Broken Dishes Border Square 1

That’s one border block. The main blocks are pieced the same way, but with four times as many triangles, which are in turn, half as big. There’s no way I finish this puppy any time soon. I’ll probably spend more time cutting it than I spent sewing on “Prairie Gothic”. I’m so excited to sink my teeth in this project, especially knowing that months and months and months and thousands of triangles later, I’ll have another perfect blanket for my bed!



Filed under Pins and Needles, Quilting

10 responses to “Merry Go Round

  1. hg

    Yahoo! What a beeyootiful quilt! It’s another piece in the NBL quilt of NBL! Or something. Heee! :-)

  2. What a beautiful quilt!

    This is the first quilting post I’ve read on your blog so pardon me if you’ve already posted this, but what kind of batting did you use that makes your quilt cool in the summer and warm in the winter?

  3. HG, it’s totally another patch in the patchwork masterpiece that is NBL. And seriously, quilting? Is the ultimate newer, better life craft.

    Cat Bastet, I’ve never mentioned batting on the blog, so no worries! I chose a light-loft, the lightest available. The lap quilt I made is a medium loft which is much warmer, but seems not as versatile.

  4. hg

    Did you stitch the MGR pieces by hand or by machine? My two pillows I made were on the machine. I don’t think I have the patience to piece by hand! I’m going to be looking for a sewing machine now, it’s like a treasure hunt. HR has given me a list of features that it must have and I fear disappointing her! hee hee I do have a GIANT Olfa mat now and my rotary cutters and a membership at Fabricland. I haven’t dared to head to the quilt shops yet for fear of going insane. I did pop into one close by work and it was poopy. The selection was meh and the ladies were super snooty.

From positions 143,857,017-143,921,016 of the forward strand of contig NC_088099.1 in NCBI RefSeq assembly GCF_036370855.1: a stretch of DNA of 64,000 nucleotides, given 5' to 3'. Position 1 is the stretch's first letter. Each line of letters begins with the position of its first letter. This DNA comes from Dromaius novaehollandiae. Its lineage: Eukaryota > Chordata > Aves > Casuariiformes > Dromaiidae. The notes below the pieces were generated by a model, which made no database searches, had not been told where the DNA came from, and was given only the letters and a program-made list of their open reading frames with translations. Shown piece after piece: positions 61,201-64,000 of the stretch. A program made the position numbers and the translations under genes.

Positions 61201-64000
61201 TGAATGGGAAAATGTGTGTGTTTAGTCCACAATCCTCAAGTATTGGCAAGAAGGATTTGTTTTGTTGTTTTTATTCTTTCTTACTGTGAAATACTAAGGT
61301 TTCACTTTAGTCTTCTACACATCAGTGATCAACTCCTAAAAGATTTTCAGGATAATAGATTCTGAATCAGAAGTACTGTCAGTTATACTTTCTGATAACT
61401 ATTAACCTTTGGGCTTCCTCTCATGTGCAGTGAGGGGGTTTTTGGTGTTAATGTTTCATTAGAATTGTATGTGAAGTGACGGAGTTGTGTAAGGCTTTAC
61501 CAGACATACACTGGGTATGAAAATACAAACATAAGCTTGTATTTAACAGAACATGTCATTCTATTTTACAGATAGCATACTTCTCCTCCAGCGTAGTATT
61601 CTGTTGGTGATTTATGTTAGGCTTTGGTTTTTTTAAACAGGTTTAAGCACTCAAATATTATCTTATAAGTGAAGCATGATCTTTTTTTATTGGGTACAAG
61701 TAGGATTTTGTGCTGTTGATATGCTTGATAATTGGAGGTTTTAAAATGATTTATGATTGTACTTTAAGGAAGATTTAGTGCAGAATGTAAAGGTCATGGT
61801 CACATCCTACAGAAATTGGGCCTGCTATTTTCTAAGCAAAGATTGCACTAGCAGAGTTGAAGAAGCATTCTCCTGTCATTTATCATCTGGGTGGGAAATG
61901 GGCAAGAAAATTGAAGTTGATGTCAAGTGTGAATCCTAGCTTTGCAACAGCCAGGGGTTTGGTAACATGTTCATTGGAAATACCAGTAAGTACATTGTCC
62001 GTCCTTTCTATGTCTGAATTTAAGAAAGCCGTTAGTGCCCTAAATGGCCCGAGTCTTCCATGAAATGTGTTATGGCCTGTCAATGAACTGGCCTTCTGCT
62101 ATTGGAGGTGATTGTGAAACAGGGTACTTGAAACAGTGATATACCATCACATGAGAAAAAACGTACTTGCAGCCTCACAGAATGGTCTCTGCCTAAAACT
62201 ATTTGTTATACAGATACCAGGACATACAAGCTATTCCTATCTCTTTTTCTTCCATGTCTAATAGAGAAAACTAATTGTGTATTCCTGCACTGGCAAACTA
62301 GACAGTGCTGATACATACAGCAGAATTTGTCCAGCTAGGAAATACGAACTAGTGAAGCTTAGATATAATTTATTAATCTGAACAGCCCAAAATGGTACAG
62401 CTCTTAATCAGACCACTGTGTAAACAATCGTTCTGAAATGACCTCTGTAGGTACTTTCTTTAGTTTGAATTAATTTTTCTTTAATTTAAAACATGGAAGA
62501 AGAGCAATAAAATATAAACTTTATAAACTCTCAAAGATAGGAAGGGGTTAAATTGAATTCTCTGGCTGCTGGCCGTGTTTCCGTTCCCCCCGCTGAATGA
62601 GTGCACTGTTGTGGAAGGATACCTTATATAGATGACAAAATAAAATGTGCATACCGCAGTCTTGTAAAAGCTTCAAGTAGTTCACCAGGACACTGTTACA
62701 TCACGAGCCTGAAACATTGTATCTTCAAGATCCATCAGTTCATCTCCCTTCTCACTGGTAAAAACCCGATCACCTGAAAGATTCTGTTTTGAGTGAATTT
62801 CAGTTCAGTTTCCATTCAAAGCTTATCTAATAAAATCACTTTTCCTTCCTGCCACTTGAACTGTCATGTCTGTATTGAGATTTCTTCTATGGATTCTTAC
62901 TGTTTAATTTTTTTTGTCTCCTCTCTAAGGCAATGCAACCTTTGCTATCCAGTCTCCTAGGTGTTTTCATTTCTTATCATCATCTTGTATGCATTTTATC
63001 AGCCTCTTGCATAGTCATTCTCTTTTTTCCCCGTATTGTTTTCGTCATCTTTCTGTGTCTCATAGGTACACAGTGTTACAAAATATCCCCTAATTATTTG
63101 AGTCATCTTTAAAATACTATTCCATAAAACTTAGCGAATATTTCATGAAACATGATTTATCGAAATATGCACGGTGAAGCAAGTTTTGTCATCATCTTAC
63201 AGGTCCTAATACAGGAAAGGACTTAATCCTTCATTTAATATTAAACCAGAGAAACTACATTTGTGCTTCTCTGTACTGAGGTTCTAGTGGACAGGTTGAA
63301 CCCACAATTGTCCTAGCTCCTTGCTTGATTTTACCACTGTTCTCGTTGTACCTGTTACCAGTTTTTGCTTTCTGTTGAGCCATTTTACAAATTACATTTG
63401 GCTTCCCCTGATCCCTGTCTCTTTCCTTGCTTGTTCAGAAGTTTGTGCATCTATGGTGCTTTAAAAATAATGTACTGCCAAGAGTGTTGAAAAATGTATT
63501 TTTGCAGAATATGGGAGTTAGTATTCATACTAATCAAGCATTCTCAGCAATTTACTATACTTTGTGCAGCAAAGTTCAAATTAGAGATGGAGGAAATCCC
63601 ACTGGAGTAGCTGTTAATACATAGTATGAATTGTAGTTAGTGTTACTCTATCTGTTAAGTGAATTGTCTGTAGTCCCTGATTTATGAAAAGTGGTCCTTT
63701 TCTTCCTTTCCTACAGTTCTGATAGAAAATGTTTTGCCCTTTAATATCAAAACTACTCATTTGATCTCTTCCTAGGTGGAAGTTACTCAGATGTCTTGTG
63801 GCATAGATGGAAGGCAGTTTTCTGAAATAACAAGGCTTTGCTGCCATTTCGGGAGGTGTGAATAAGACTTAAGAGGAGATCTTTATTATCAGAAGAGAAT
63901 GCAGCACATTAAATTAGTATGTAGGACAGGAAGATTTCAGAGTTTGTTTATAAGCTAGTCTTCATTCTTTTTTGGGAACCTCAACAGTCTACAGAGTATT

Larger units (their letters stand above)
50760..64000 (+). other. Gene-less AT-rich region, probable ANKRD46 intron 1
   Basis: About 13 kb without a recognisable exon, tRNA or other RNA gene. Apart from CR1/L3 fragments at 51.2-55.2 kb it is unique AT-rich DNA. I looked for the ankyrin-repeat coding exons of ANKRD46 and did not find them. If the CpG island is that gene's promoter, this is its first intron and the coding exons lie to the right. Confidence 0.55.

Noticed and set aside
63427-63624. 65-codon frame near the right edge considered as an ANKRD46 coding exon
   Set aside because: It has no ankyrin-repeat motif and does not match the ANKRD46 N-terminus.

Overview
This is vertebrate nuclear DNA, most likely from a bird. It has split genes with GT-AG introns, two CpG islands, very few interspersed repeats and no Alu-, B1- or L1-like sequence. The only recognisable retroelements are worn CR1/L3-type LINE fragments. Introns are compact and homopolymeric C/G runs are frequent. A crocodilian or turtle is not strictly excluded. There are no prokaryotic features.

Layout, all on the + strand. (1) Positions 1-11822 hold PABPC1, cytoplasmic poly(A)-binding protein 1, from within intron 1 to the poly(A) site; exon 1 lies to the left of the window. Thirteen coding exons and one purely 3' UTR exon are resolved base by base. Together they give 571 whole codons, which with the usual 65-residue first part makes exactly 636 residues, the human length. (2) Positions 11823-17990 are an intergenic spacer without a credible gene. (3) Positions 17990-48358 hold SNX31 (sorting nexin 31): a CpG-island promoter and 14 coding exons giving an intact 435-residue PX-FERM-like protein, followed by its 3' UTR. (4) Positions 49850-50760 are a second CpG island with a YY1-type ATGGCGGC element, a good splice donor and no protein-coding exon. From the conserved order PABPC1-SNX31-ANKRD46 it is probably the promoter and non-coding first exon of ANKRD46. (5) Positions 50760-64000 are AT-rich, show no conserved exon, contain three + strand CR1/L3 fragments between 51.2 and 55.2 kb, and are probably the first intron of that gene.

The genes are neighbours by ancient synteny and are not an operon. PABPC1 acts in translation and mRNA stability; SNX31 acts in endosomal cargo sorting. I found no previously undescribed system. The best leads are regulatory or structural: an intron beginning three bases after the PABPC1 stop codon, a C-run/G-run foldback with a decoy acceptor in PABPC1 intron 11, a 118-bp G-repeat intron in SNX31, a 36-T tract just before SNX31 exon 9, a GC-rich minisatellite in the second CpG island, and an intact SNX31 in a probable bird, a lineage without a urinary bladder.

5. Half of MGR was by machine. The pattern called for stitching three 40″ strips together, then cutting those into the triangles for the hexagons. I started out with the intention of hand-piecing all of it, but after it took me an entire night to do just one 40″ seam, that plan was nixed. But all the hexagons were pieced by hand. I prefer it because that way I can work in front of the tv. Also, if I used a machine, I’d have the whole thing done too quickly!

    As for quilt shops, we lucked out hugely by having a fantastic one five minutes from home, but there’s also always Fat Quarter Shop (LINK!). It’s my new favorite website.

  6. hg

    Your years of stitching has paid off! I don’t think, no, wait, I KNOW I wouldn’t have the patience! Well, maybe if I was doing a proper quilt. Both the pillows I did were laid out on the table as pieces and guess what I did? You got it! I winged it all baby! Piece by piece! Hee hee

    You mentioned FQS somewhere and I have been there. DANGER! DANGER! Hee hee I do have plans to go to a couple of shops here in the city that I have scoped out on the web.

  7. Dreamy…but I don’t understand why you’re not in a rush to finish another! You want it to take longer? Whoa. You are really something!

  8. Well, to be honest, it’s getting expensive to have quilts finished every month! Long-arm quilting, sadly, doesn’t grow on trees.

  9. Pookie, thanks for the batting info. I’ve only made a few super-easy quilts but I’m sure that’s the batting I used.

    My grandma used good old cotton batting back in the old days. I have one her of her old summer quilts; it’s quilted on both sides and has no batting!

    I really enjoy your blog. :)

  10. Sarah Aspinall

    I made the merry go round quilt 4 yrs ago. I have attempted the batting 3 times. Any chance you have a video tutorial for it? I’m frustrated:(. YouTube doesn’t have one for all the hexagon edging that there is on the quilt. Nothing shows how to do the indented sections. Catch my drift?? Would love some help:). Your quilt looks beautiful. I used the same fabrics as you did!